Geopolitical Risks Could Launch Oil Prices To $130 Per Barrel

by: Albert Goldson

Rising geopolitical tensions and supply fundamentals are setting the stage a potential rapid run-up in oil prices far higher than the market is forecasting.

The OPEC and Russian decision to maintain current production levels is a high-risk naked bet that world demand will not exceed supply despite obviously abundant geopolitical red flags.

Markets have not factored in outlier events such as a coup d'etat in any of the oil producing countries which can be more disruptive than the fundamentals.

The perfect petro-storm is rapidly brewing as a result of production inaction by OPEC and Russian oil producers with a high level of risk that near simultaneous supply disruptions can take place. It's a scenario that may result in an inexorable surge past the $100/bbl tripwire to as high as $120-130 bbl. This places OPEC and Russians in a vulnerable "wait & see" gray zone that fails to give them enough time to ramp up production to fill in for supply disruptions without oil prices spiking.

Russian president Putin has blamed President Trump for his harsh sanctions against Iran that would remove substantial if not all Iranian oil from the market resulting in considerably higher oil prices. On the other hand, the Saudis, Russia's petro-partner, lobbied intensely for Washington to "punish" Iran with draconian sanctions that are already resulting in higher oil prices. Now OPEC and the Russian petro-block are vulnerable to oil price spikes that will overshoot their price targets considerably and may trigger a drop in demand.

This risk was expressed by Fatih Birol, the executive director of the International Energy Agency (IEA), who was quoted in the publication Business Insider on 9 October 2018, "We should all see the risky situation, the oil markets are entering the red zone."

With current Brent prices averaging $85/bbl, the growing consensus in the market is that there's a growing probability that oil prices could reach $100/bbl by year's end, a major driver of that consensus is the impact of full US sanctions on Iran taking effect on November 4th. I project that this is a rather conservative projection given the back-drop of high-risk supply disruptions percolating elsewhere.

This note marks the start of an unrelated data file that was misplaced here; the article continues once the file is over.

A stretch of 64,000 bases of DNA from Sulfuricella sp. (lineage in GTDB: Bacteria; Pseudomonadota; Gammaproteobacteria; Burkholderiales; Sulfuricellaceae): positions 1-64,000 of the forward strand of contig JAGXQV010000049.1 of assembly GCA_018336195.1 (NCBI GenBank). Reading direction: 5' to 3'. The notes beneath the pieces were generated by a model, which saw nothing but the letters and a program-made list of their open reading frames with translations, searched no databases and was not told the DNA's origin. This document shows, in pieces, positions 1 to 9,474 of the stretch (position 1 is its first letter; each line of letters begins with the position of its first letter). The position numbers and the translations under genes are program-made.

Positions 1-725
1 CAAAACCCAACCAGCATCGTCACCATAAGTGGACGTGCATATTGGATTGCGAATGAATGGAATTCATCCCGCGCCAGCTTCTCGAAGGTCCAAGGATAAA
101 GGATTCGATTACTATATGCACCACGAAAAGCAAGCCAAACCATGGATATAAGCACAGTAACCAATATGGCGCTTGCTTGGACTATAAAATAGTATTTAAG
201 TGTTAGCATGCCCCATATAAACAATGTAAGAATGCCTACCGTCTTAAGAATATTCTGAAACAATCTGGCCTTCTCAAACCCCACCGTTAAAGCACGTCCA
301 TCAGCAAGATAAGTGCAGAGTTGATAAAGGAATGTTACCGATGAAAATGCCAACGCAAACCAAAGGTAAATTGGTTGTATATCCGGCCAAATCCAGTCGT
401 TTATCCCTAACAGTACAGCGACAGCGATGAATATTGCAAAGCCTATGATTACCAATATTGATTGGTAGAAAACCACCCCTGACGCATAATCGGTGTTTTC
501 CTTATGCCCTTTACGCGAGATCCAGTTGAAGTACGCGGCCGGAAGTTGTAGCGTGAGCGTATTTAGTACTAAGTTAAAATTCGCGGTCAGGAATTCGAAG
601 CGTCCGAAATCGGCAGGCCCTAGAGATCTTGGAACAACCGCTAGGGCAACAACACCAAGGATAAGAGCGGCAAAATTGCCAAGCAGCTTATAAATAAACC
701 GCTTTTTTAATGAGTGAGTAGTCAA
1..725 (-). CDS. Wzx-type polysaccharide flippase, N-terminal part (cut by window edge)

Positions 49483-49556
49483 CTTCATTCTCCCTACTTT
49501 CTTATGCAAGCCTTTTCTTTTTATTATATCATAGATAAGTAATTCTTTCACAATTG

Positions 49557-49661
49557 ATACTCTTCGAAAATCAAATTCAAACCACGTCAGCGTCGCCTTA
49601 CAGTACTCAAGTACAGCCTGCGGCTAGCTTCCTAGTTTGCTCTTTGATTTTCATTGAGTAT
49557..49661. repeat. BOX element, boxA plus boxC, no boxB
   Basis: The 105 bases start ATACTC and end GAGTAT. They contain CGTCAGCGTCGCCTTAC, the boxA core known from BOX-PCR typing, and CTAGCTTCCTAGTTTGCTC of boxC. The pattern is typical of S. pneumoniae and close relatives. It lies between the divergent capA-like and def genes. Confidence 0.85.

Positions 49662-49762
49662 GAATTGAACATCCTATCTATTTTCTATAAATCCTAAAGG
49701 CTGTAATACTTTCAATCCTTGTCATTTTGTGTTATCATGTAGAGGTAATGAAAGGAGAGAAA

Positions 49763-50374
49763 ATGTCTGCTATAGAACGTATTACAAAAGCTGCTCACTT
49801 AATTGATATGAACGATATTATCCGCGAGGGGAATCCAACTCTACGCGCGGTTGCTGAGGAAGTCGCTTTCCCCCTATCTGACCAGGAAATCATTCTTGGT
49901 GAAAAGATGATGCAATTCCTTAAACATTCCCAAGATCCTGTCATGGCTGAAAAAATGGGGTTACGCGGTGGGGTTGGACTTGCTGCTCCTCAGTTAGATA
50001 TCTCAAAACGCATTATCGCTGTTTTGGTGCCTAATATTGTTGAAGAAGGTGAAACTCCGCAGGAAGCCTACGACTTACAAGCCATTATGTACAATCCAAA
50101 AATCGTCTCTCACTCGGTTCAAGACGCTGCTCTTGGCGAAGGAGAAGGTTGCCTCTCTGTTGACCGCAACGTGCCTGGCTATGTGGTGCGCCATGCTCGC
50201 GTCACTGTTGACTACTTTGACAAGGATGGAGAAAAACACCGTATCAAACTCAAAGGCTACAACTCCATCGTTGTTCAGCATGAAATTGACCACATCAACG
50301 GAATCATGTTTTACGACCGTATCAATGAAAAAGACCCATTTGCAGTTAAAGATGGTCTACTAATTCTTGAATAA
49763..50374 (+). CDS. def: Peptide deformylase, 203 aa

According to US Security Advisor John Bolton at the "2018 Iran Summit" in NY on 25 September 2018 during UN Delegates Week which I attended, he stated that the US will impose full sanctions on Iran's oil production. The markets can only guess whether this draconian measure will be applied or not.

Paraphrasing a savvy and experienced government official who described sanctions being "clumsy [foreign policy] tools", the US government apparently sees a narrow window of opportunity to apply a brutal and merciless economic squeeze on Iran's highly vulnerable economy to force a kind of political behavior modification to persuade the leadership to get "in line" in respecting international norms or persuade the Iranian citizenry to instigate internal civil unrest to destabilize it. However, one must beware the old adage, "Be careful what you wish for," in that it could result in a leadership change that's far worse than the present one.

Supply Disruption Pressure Points

  • Iran - Estimates vary wildly from 500,000 to 2 million as to how many barrels will be taken off the global market once sanctions are officially imposed November 4th. Regardless, the reduction will be substantial enough to rattle a market that no longer enjoys a copious inventory overhang. Additionally, the non-dollar barter trade bantered about by the Europeans has not been formulated in-depth.